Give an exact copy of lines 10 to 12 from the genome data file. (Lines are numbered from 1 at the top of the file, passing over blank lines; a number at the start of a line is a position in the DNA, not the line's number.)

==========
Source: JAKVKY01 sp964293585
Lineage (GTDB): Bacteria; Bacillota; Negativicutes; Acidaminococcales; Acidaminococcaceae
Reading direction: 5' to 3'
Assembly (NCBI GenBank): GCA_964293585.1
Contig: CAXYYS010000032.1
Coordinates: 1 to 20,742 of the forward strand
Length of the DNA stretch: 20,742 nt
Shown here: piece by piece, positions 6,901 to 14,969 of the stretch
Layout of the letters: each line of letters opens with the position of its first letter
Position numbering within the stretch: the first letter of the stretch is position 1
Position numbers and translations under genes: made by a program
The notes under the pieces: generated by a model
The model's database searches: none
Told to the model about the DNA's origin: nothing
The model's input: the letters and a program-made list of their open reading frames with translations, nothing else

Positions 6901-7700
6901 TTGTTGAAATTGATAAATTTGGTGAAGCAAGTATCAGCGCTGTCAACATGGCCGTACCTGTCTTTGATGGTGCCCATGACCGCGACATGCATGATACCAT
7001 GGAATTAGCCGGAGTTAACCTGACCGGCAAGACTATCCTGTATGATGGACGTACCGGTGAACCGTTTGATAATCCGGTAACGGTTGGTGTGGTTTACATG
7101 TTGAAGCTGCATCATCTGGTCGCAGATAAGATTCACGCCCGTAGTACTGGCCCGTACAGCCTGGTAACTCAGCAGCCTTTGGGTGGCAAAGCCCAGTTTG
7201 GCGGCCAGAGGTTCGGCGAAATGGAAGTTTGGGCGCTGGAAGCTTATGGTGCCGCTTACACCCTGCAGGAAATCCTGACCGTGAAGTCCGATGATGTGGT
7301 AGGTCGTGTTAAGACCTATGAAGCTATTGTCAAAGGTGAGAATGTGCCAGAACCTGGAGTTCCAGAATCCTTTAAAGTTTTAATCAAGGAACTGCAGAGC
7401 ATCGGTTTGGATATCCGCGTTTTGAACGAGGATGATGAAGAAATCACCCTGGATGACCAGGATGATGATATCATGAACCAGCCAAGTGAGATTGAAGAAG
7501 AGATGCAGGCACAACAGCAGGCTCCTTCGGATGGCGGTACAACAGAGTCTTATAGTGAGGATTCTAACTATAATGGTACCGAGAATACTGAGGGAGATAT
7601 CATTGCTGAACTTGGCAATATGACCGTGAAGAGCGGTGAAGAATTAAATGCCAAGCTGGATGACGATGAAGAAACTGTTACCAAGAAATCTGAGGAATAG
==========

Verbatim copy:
Position numbering within the stretch: the first letter of the stretch is position 1
Position numbers and translations under genes: made by a program
The notes under the pieces: generated by a model